There are a lot of wrinkles to this anti-ageing pill
Poor Hillary Clinton. She really began to look her age - 63 - this week, when visiting Bahrain. Her skin was sagging and wrinkly and she had that defeated expression that indicates wear and tear.
Small wonder; she will probably have to take the hit from the WikiLeaks affair after it was disclosed that she allegedly prompted American diplomats to spy on UN officials - and eventually resign from her position as Secretary of State. She indicated as much herself, saying that this would be her "last public position".
Uneasy lies the head that wears the crown - and the burden of responsibility shows in the face and general appearance.
What Hillary needs is a dose of the medicine that will surely be developed as a result of the Harvard Medical School's astonishing new discovery - that the ageing process has successfully been reversed in mice, and that this could be extended to humans.
Professor Ronald DePinho and his team were researching an element of brain structure known as a telomere. Our telomeres gradually fray and shorten as we grow older and this makes our DNA more vulnerable to age, disease and decay. By dosing the laboratory mice with telomerase - the enzyme that forms telomeres - the Harvard boffins found that the ageing process was reversed.
Body organs, including the brain, and tissue that had shown signs of ageing were rejuvenated. A small step for a mouse, maybe - leading to a giant change for humankind?
The elixir of youth is a little way down the road as yet. But pharmacology swiftly follows research, as the development of the contraceptive Pill - scarcely 10 years from lab to market - and Viagra, in half that time, have shown. Although Prof DePinho thinks he will need more years of research, the profit motive will drive the project relentlessly.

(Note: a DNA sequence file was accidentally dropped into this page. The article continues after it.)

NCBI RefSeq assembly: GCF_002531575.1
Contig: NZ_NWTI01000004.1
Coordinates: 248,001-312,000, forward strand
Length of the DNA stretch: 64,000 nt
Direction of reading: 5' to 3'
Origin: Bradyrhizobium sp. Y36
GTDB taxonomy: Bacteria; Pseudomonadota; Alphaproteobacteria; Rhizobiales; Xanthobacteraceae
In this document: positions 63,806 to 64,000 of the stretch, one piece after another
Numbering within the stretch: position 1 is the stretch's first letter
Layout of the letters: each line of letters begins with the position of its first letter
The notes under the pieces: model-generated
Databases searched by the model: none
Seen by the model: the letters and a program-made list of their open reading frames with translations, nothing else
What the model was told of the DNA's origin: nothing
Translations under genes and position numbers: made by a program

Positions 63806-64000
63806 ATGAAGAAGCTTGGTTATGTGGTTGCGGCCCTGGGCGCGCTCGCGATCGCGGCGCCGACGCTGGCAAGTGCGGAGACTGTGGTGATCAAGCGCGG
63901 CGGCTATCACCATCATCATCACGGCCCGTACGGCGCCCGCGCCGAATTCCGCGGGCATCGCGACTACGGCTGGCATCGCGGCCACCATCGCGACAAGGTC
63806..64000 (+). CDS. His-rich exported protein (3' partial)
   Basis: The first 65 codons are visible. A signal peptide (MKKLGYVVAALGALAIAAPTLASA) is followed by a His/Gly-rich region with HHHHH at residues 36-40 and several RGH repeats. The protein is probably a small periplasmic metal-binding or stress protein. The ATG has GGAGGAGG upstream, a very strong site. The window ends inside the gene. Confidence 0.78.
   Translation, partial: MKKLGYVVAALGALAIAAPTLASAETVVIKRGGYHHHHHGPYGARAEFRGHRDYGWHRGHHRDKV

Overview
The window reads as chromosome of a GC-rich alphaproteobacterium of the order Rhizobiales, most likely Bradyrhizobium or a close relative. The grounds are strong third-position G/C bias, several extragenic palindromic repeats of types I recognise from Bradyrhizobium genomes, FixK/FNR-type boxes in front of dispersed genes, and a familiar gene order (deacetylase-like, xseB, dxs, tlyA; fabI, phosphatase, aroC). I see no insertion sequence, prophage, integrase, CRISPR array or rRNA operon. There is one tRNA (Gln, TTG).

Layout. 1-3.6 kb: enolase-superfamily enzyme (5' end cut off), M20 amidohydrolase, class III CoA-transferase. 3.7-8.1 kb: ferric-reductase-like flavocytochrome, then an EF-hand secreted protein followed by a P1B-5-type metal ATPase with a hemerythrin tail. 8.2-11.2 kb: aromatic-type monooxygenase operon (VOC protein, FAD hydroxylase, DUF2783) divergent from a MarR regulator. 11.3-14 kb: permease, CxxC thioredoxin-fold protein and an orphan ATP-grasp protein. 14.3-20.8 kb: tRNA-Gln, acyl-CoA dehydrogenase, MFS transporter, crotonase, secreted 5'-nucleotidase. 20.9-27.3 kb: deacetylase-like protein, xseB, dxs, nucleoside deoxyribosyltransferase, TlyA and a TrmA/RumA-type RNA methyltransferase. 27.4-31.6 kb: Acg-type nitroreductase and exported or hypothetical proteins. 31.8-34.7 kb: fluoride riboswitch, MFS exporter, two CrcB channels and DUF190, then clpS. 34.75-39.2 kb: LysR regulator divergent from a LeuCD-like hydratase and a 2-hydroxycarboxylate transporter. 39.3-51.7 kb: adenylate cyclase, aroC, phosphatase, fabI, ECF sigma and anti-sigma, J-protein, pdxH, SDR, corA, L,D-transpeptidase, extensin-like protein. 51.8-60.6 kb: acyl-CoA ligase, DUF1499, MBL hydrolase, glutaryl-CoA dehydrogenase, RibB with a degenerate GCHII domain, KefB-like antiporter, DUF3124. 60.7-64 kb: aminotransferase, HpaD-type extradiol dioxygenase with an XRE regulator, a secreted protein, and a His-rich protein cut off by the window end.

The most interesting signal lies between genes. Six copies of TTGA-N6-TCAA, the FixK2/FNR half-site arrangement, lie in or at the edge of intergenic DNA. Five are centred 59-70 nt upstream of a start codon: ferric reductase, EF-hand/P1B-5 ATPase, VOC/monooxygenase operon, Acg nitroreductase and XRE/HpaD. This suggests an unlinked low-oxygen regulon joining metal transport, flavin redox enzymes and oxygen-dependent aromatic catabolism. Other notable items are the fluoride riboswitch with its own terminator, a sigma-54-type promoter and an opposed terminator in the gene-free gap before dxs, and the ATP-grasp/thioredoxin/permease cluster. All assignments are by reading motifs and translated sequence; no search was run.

Since time immemorial people have dreamed of finding the secret of eternal youth, and the dream exists in many myths and fables, from Tir na nOg to Peter Pan. There will be terrific pressure to take the concept from Harvard to a prescription drug with fabulous global potential for profit.
Applying the mouse technique could be especially helpful to the over-60s such as Mrs Clinton. Reversing the ageing process could enhance brain power as well as appearance and performance.
As in many other cases of social change, this could be great for individuals, but worrying, if not sinister, for society. The natural cycle of life ensures a continuous change of repertory among the working population. In adolescence and young adulthood we are energetic and inventive - most mathematicians (and some poets) peak in their intellectual performance from the age of 18 to about 25. In middle life, people bring continual practice to their skills, so that you get political leaders, great concert pianists and clever business people in their 40s and 50s.
And in their senior years, judgment and experience are supposed to come to the fore, so that High Court judges, physicians who have accumulated vast case knowledge, and scholars with fine memories play a useful role. But eventually comes decline and death, making room for the next generation.
If a Viagra-type drug were available to reverse this there could be a generational war. And if the drug were used to prolong average life expectancy well beyond 100, the strain on resources would be immense.
Specialists working in the field of bio-gerontology say there are many greater priorities than introducing a youth rejuvenator - caring for the elderly who already exist, for example, and addressing the social problems that arise with old age. Most people would do what they could to slow down ageing. If we could get hold of the telomerase drug with which those rodents are being dosed, would we? You bet!